For those interested in a Keats chronology, Hrileena Ghosh considers the difficulties of dating many of the poems Keats wrote whilst a medical student. The analysis of the letters and poetry written by him during this period – between October 1815 and March 1817 – is fascinating and adds much to the context within which he was writing, noting that he became more prolific whilst living with his brothers, in Cheapside. They were likely to have been considerably more supportive than his student contemporary (and later inventor of ink) Henry Stephens, with whom he shared lodgings earlier in his training, and who was notoriously cutting about Keats the medical student/poet. It is analysis like this undertaken by Ghosh that reinforces a picture of familial harmony that Keats so treasured, and the loss of which – following the death of youngest brother Tom and the emigration of George to America – that affects and infuses later work.
Nicholas Roe’s recent biography, and his marvellous essay in this volume, ‘Mr Keats’, offer rich detail of the life of Keats the medical student and surgeon. Roe himself discovered a newspaper article describing the treatment of a female patient shot in the head by her husband, whose surgeon is referred to as the eponymous ‘Mr Keats’ (undoubtedly John). Mr Keats gave evidence of the wound, and of the treatment required to extract it. Such incidental detail can offer much to a rounded view of Keats the man behind the poetry. He was a real man, in the real world, part of events totally unconnected with his poetic life.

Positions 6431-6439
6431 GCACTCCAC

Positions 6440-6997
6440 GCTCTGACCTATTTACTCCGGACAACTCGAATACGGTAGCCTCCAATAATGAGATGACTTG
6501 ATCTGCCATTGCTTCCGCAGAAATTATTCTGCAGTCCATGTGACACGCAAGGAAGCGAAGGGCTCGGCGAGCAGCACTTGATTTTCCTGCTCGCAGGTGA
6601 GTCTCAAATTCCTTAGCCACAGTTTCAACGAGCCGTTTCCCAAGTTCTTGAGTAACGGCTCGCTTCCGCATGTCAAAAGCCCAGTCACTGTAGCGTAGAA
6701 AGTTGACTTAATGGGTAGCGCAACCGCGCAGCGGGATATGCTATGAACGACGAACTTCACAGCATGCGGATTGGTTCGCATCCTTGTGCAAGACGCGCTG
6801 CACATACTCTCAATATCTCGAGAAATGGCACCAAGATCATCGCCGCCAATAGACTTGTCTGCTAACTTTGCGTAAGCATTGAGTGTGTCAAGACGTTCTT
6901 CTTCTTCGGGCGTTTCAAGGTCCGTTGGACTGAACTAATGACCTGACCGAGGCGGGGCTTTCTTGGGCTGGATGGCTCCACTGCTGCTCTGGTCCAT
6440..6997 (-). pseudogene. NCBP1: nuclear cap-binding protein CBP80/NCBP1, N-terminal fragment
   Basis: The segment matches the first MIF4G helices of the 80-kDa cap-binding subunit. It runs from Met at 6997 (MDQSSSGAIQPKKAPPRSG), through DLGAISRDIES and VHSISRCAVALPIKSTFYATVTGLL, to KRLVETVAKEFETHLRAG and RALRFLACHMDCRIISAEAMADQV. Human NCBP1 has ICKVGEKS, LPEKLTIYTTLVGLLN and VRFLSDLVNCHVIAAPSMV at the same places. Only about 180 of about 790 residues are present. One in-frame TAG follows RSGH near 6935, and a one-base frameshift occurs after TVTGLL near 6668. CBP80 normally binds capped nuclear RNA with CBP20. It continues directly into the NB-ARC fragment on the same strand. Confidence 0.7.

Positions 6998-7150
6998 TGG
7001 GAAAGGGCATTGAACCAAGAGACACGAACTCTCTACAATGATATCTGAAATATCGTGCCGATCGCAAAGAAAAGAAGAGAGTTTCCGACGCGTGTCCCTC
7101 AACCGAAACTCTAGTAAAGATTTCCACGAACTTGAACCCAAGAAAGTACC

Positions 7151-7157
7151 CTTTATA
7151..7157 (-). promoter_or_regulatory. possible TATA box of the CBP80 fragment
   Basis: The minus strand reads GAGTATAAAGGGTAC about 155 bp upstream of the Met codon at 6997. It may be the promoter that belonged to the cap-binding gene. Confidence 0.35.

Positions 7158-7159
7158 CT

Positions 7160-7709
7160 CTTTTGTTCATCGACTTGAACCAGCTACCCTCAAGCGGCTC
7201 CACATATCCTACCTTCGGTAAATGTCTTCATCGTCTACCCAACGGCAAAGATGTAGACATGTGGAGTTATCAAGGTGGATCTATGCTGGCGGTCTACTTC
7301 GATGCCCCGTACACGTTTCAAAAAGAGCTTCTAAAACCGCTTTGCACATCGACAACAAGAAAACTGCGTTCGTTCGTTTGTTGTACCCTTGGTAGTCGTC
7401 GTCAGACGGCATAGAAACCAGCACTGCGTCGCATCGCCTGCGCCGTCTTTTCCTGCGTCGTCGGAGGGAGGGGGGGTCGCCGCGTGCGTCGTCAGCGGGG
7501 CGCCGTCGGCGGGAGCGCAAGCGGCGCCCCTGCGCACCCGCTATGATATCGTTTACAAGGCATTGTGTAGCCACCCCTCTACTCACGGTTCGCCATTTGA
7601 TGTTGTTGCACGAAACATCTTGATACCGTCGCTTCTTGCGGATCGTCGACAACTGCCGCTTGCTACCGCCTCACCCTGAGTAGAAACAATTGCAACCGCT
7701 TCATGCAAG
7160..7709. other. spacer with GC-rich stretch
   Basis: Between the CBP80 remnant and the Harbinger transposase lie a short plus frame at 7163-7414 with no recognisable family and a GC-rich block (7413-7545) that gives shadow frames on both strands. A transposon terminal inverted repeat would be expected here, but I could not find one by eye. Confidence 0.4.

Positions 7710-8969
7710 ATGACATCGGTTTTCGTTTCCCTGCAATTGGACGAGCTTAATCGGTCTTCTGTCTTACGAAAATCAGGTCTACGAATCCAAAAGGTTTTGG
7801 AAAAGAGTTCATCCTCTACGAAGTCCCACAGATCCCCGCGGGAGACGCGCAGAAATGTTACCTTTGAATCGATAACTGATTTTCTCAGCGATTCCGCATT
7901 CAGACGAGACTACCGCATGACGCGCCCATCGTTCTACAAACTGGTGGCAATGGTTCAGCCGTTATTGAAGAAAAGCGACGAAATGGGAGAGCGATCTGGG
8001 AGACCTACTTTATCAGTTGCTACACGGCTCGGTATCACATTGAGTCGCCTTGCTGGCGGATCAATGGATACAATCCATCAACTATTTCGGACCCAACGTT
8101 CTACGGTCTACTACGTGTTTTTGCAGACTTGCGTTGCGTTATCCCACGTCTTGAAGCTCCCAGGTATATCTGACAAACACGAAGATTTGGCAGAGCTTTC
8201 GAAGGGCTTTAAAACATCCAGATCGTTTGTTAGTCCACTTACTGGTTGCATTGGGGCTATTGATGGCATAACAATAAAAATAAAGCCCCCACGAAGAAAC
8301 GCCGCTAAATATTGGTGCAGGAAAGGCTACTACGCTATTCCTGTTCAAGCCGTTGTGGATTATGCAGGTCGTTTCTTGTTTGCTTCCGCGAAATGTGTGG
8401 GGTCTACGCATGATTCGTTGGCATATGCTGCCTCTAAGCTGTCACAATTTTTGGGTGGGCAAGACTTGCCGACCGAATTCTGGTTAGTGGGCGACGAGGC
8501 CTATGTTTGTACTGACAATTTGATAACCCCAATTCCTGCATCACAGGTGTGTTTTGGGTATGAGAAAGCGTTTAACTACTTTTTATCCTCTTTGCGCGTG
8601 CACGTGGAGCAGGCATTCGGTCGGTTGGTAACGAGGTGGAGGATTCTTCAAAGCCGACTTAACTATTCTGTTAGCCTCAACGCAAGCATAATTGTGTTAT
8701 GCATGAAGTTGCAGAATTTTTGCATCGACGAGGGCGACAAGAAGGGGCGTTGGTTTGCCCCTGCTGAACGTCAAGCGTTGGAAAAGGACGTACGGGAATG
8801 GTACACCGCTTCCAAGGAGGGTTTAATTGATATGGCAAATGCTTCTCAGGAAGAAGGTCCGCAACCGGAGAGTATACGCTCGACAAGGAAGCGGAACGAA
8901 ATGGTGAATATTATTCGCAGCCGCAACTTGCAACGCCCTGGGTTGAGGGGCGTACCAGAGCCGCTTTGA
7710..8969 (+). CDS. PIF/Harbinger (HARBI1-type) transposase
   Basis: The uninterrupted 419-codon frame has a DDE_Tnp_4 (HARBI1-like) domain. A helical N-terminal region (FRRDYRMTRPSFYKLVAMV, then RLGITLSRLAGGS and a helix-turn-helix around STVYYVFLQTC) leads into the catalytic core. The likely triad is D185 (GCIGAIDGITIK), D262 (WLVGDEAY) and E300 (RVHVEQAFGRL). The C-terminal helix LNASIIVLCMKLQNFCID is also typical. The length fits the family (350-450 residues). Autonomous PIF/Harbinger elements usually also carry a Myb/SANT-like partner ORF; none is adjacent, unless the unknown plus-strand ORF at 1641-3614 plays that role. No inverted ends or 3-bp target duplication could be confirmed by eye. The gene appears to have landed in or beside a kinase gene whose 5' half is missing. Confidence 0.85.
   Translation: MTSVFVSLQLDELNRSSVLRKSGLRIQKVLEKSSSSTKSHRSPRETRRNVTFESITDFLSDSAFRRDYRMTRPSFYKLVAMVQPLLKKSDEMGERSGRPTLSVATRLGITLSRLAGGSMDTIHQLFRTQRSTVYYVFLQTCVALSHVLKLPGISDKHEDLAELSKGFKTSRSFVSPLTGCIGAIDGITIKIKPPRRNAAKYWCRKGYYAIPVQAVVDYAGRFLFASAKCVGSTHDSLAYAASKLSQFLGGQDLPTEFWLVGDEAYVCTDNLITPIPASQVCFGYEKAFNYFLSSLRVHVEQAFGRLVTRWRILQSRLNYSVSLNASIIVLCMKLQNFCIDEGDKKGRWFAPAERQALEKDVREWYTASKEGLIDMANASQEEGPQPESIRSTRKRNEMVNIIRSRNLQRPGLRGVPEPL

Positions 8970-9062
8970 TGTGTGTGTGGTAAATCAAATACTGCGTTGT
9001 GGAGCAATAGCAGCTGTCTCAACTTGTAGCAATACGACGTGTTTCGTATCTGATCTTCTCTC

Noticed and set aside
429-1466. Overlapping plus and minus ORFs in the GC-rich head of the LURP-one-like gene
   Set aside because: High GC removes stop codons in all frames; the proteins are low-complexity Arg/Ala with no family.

‘The Beauty of Bodysnatching’, an essay by Druin Burch, author of the wonderful Digging up the Dead, a biography of surgeon Astley Cooper, takes us into darker places and the world of the body snatcher. Gruesome but irresistible, the work of the anatomist, and the men who supplied the bodies they cut up to further medical knowledge are used to highlight the thirst poets such as Keats, Coleridge and Wordsworth had for a greater knowledge of nature. The respect for scientists and those embarking on a career with their hands literally in the bowels of the human condition is clear in their writing, Burch maintains, once again challenging the notion of Keats as a fragile sensitivity snuffed out by the critics. He engaged in required practices of the medicine of the time and his discoveries and observations stayed with him on into his most famous work.
Richard Marggraaf Turley, in Chapter 10, moves us away from the dissecting room and into the mind of Romantic psychiatry by examining the role of surveillance in Keats’s work. Initially, this essay seems slightly out of place in this volume, but by examining Ode to Autumn specifically, Margraaf Turley takes us into the politics of the mind, a subject that fascinated an era riven with suspicion and fear of the mob, the spy or the rebel. He brings Keats into the 21st-century world (where he can most certainly hold his own) of social media and our own concerns about how quickly private thoughts and actions can become public property. The mind is, after all, central to this delve into the medical imagination.